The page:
It is always recommended to have a look at the error log, which can be opened from the context menu when right-clicking the sync item. The error log provides information about which files caused the error. Particularly for two-way sync items, it is strongly recommended to sync again by carefully going through the confirmation dialog and making sure that no unique file is going to be copied or removed because of the previous error.

Export sync items

Starting from version 2.2, the sync items can be exported, so that you can reimport them at any later time, on any Mac. Exported sync items will be saved as a file with the “.sync” extension.

To export all sync items at once, simply select the “Export” menu item from the status bar menu. You’ll then be asked for the location where you want to save the file. To export only the selected sync items, just drag them onto your Desktop or a Finder window, and the save file will be automatically created.

To import the sync items from a previously exported file, you can either double-click it or drag it into the main window. You’ll then be asked to confirm the sources and destinations of all imported sync items, so that their locations can be securely stored. Starting from version 2.6, directories which are not mounted at the time of the import do not have to be immediately confirmed; the confirmation dialog will instead appear as soon as they are available again.

Enable logging

Starting from version 2.2, SyncTime can output a log so that you can closely track what it is doing. This is especially useful for debugging purposes. At the moment, log messages are output only during the scan phase (i.e. the initial comparison between source and destination).

To enable logging, please follow these steps:

  1. Open a Terminal window. You can find the Terminal inside the /Applications/Utilities folder.
  2. Right-click the SyncTime app symbol (you’ll find it inside the Applications folder) and select “Show package contents” to navigate inside the application package.
  3. Drag the file “Contents/MacOS/SyncTime” to the Terminal window.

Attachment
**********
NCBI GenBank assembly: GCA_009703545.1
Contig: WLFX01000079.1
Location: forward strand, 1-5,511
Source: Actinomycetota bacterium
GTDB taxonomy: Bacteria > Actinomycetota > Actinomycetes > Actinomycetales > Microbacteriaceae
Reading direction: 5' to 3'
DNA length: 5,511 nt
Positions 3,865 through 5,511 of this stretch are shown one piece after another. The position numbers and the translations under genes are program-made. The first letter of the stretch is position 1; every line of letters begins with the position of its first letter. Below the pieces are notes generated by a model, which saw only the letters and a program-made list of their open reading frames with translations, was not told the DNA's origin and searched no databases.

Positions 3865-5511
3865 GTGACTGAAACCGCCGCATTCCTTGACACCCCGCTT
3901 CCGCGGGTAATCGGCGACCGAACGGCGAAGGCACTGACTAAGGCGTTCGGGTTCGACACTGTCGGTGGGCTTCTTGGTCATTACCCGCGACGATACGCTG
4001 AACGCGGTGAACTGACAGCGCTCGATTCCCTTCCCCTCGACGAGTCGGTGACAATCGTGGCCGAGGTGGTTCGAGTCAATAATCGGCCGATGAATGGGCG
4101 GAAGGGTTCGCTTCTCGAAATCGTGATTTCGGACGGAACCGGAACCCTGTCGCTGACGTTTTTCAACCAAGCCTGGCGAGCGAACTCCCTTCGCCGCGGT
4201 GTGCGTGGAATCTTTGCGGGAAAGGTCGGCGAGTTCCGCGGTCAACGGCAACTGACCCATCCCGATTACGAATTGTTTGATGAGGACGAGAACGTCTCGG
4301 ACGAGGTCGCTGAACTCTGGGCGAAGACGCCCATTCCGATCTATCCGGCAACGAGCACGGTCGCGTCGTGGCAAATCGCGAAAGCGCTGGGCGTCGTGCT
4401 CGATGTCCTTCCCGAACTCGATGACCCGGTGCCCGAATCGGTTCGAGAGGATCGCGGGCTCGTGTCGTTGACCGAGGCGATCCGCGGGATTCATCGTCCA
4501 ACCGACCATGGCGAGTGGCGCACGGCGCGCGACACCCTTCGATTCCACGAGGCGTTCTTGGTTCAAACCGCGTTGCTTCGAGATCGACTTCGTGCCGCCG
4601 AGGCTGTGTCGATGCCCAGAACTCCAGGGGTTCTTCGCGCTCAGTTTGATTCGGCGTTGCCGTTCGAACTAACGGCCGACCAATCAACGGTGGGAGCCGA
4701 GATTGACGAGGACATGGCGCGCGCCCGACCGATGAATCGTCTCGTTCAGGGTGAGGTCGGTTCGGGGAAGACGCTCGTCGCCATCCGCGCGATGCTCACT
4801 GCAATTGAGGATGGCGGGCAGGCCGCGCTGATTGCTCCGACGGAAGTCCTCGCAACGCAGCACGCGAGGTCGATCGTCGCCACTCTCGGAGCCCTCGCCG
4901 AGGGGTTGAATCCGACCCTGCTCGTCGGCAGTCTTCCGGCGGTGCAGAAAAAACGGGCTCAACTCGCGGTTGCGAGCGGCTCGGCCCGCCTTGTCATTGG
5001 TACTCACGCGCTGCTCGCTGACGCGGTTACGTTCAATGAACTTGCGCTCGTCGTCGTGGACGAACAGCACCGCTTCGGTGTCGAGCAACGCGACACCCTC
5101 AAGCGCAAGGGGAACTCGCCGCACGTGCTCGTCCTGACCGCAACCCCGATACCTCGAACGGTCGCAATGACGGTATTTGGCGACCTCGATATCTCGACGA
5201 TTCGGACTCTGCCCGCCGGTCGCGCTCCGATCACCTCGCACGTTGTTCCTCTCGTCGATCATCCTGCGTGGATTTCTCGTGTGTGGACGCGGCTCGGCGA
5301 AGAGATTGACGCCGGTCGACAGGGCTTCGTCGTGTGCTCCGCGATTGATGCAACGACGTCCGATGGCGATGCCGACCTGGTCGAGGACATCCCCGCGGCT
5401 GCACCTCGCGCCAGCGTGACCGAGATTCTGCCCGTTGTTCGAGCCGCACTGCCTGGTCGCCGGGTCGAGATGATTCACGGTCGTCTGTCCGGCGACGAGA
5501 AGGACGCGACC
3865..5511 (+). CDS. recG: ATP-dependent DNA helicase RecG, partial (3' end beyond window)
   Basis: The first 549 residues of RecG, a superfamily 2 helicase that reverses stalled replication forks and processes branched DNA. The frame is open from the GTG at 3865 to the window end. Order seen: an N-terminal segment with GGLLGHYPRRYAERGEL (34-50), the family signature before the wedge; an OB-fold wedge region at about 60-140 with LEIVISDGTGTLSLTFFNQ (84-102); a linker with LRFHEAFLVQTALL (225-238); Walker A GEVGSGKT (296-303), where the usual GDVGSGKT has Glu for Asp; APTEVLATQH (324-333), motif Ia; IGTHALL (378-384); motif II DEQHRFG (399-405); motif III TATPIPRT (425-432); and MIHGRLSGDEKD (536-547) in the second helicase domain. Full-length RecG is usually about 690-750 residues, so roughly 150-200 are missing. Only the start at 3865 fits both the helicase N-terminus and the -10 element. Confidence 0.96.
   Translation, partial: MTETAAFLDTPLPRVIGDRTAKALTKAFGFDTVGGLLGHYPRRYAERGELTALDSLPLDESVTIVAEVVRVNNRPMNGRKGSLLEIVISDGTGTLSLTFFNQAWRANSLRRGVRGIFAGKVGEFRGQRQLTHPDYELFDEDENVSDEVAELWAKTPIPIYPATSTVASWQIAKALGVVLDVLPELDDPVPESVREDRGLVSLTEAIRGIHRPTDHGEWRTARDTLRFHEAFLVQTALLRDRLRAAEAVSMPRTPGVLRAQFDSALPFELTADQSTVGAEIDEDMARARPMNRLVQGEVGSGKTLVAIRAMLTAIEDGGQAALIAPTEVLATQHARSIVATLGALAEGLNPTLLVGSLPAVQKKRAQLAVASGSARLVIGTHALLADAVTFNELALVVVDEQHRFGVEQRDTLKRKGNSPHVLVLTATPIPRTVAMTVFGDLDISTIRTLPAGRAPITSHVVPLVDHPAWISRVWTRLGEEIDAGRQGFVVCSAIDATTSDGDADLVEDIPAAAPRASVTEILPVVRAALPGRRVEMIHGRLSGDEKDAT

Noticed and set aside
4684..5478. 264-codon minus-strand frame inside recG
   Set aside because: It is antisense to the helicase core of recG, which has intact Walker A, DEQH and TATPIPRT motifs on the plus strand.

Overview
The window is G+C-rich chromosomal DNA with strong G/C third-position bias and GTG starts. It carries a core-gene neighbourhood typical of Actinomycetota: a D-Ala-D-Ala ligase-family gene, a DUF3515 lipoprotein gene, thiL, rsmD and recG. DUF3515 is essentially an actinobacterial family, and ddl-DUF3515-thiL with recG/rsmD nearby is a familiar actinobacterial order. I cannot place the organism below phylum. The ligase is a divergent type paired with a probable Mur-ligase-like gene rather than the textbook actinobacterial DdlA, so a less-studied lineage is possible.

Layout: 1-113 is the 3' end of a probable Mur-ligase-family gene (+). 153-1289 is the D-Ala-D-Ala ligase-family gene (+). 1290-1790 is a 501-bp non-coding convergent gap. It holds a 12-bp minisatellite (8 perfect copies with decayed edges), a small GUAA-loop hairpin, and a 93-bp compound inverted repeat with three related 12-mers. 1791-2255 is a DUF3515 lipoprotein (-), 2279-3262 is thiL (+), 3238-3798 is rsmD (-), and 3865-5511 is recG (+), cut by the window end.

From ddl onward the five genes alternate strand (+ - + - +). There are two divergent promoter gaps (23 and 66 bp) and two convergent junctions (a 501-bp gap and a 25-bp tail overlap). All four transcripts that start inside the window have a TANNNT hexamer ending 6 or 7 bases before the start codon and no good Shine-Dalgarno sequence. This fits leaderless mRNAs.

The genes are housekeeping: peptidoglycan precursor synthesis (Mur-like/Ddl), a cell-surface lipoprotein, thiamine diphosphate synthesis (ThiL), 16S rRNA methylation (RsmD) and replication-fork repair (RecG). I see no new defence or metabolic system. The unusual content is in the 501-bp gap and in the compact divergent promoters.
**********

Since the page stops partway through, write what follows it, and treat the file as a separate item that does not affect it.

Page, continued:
4. In the Terminal, type “-log” and press Enter. SyncTime will open as usual.

You’ll notice that when starting a sync, a lot of messages will appear in the Terminal. These can also be inspected from the Console, which you find again inside the /Applications/Utilities folder.

Sync types

The sync type determines how the source and the destination are compared and can be changed in the Destination tab of a sync item’s settings.

  • One-way sync: the destination acts as a backup of the source, which is never changed by a sync. This is the default sync type. Files that exist only on the source are always copied to the destination. Files that already exist on the destination are overwritten according to the overwrite policy chosen in the Destination tab of the settings. Files that exist only on the destination are deleted only if the option “Remove files not on source” is enabled.
  • Two-way sync: merge source and destination. Files that are only on one side are copied if they have been modified * after the last sync or deleted if they have been modified before the last sync: this way, deleted files are not going to be restored with the next sync (except for the first sync, where all unique files are copied). If a file exists on both sides and one of them is overwritten, any changes to the other file will be lost since no merging is done inside the files themselves.
  • One-way move: the destination acts as a mailbox ingesting files from the source. As soon as a file has been successfully copied to the destination, it gets removed from the source.

Please note that source and destination will be compared each time a sync is run (in particular, each time the app is launched).